U.S. Embassy Compound, Niamey

Niamey, Niger
The region’s friendly culture in a harsh environment required a unique design response.

Local culture, history and environmental patterns informed the Niger Embassy Compound’s environmentally-friendly landscape design.

Fractal Geometry- Macro and Micro

Tessellating Cut Stone Pattern at Main Entrance

Sand-hued Masonry Color Inspiration

For Knot, all design is local. And none more so than the new U.S. Embassy Compound in Niamey, Niger. With its arid climate and withering temperatures averaging in the 90s, Niamey’s U.S. Embassy Compound was a challenge for Knot’s team. Capturing the essence of Niamey through studying the Nigerian capital’s landscapes and ecology, Knot focused on a landscape design solution that drew ecological inspiration from the region’s sometimes harsh environment—located in a zone between the tropical West African coast and the Sahara Desert. The team’s design celebrates the beauty of the native landscape, and meets the requirement from the U.S. Department of State Bureau of Overseas Buildings Operations to achieve the highest sustainability goals.

Knot’s design focuses on and takes cues from local culture, history, and environmental patterns. The 11-acre compound includes an administrative building, security guard residence, community facilities and additional support buildings. Designed to LEED Gold standards, the embassy compound is designed to treat all its wastewater to provide 87 percent of irrigation needs, and will have solar panels on a scale larger than any other U.S. embassy. A consular garden extends from the consular entrance near the center of the building. A grove of mature trees provides much needed shade, while bio systems capture rains that sometimes deluge the region.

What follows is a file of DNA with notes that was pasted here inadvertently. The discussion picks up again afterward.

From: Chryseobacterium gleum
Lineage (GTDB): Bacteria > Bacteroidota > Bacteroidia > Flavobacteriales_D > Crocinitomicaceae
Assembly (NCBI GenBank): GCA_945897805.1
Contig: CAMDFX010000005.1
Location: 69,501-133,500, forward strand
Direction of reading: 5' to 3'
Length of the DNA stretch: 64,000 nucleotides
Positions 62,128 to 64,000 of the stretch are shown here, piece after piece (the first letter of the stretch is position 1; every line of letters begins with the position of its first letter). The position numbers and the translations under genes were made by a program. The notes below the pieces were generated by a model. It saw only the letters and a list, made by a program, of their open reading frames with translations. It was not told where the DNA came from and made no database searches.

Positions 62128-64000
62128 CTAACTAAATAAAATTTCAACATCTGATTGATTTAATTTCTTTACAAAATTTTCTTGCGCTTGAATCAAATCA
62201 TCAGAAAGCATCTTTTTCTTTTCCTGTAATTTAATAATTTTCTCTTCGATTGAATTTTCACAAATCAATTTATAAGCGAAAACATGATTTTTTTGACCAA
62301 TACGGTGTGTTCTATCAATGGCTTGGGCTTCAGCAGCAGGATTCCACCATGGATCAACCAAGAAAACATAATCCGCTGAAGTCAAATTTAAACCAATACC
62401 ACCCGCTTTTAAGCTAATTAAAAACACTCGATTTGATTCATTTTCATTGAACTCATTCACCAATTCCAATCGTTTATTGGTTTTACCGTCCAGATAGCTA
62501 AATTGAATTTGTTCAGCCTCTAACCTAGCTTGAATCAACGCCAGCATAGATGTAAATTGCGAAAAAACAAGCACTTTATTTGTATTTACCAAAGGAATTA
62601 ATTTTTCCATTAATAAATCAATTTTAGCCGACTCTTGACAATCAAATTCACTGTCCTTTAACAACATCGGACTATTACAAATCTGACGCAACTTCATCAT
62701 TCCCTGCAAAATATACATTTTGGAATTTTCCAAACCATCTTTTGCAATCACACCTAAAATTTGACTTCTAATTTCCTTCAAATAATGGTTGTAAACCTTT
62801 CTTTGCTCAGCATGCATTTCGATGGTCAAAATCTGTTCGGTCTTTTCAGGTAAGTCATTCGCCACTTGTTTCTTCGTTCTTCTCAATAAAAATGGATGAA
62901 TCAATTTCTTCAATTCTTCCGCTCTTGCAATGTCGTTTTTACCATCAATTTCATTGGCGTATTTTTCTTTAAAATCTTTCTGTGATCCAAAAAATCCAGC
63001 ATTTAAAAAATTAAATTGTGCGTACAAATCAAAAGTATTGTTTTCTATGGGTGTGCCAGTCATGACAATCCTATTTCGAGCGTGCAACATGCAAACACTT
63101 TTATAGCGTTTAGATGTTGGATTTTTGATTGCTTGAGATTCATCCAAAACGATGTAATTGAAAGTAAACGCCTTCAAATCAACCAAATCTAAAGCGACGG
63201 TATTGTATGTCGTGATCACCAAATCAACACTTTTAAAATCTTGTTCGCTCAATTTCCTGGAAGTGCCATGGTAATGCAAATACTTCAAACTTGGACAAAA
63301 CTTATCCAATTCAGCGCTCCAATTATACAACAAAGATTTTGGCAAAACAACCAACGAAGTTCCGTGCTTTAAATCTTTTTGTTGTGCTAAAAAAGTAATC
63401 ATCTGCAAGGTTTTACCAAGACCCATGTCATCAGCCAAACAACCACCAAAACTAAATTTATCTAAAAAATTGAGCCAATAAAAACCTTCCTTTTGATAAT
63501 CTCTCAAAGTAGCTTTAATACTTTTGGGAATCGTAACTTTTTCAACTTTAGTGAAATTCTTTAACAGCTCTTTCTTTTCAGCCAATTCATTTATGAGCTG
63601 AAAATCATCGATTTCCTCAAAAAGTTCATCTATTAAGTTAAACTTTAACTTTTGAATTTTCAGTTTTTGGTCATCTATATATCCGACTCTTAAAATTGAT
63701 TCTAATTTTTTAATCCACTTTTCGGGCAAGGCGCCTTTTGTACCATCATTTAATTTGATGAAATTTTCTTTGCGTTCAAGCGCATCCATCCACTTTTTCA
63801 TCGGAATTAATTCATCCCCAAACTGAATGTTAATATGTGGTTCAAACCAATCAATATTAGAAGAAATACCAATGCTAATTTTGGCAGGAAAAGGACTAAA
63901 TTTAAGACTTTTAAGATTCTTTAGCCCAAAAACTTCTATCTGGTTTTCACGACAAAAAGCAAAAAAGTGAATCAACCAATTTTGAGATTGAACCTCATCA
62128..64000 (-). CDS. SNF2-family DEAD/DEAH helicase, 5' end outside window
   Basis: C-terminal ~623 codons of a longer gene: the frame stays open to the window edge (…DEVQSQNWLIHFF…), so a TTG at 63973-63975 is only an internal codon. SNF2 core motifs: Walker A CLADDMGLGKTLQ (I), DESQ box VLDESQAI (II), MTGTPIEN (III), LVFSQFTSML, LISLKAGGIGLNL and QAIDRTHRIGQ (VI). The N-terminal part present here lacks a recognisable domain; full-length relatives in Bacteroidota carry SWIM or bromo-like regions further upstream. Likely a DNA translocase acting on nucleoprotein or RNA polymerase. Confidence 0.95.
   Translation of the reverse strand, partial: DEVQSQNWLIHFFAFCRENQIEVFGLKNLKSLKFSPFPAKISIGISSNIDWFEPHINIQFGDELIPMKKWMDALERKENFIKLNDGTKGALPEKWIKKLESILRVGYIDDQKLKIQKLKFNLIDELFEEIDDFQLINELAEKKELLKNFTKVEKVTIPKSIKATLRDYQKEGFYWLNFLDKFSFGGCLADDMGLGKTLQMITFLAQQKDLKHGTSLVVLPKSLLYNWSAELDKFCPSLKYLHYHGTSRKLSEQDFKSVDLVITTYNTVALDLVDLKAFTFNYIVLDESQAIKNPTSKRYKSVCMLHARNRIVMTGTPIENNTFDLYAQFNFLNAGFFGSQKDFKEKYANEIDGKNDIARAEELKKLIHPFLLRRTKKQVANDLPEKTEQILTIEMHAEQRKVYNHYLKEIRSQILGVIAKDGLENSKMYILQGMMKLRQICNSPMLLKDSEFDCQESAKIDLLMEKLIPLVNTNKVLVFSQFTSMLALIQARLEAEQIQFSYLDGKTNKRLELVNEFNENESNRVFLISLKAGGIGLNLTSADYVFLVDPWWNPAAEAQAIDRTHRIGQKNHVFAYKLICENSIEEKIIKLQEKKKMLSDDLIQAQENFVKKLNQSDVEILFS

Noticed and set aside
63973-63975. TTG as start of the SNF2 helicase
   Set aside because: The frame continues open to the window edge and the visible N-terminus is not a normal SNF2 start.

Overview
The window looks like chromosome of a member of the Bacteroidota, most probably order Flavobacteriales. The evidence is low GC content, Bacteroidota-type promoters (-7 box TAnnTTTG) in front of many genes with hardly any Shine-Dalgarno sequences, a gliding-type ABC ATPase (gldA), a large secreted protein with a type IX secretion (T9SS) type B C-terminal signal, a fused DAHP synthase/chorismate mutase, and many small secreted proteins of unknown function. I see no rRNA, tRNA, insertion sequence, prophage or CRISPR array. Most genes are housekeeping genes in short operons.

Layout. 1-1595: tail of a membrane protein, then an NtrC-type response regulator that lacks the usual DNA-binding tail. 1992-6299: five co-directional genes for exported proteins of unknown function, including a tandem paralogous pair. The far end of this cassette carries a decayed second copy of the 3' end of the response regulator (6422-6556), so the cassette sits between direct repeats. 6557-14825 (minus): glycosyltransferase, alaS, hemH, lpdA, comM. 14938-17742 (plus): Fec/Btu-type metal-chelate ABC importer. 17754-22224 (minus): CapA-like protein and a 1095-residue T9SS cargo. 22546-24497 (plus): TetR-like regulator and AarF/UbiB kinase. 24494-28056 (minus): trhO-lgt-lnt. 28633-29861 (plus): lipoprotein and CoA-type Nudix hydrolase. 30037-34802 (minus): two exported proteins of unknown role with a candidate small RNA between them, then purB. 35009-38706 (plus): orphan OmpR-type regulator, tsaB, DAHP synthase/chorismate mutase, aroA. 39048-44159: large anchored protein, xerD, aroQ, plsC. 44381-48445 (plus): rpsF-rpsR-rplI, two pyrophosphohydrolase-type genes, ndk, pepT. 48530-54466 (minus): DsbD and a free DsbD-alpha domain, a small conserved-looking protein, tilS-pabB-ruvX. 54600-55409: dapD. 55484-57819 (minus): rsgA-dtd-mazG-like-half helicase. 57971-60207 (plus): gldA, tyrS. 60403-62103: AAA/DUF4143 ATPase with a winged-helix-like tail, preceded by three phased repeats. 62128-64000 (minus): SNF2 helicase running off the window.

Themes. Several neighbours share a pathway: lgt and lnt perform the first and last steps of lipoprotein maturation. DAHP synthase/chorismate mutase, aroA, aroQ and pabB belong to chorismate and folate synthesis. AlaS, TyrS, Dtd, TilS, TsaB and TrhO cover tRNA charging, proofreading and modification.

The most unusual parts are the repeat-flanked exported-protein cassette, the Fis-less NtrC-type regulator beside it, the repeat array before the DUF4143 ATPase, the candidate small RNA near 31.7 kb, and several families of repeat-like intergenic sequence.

Technical guidelines for all U.S. Department of State Bureau of Overseas Buildings Operations embassy compounds create a clear path for building and landscape designs. A study of how people in the region have interacted with and manipulated the land gave insights that informed the design. The country’s high annual average temperatures, accompanied by periodic rain downpours and high winds, inspired a landscape design that is sustainable and provides protection for staff and visitors.

Knot’s contextual research of the culture, its climates, and ecological landscape led to selecting plants and trees in harmony with the sub-Saharan surroundings. Adaptation and scarcity are themes that define the local ecosystem. An understanding of spatial organization revealed in native tiger bush vegetation patterns inspired the site’s design and plant selection.

The team’s design celebrates the beauty of the native landscape and achieves the highest sustainability goals.
Size
24.2 acre site
Owner
U.S. Department of State Bureau of Overseas Buildings Operations
Architect
Miller Hull
“An important symbol of enduring friendship with the people of Niger.”

U.S. Ambassador Eunice Reddick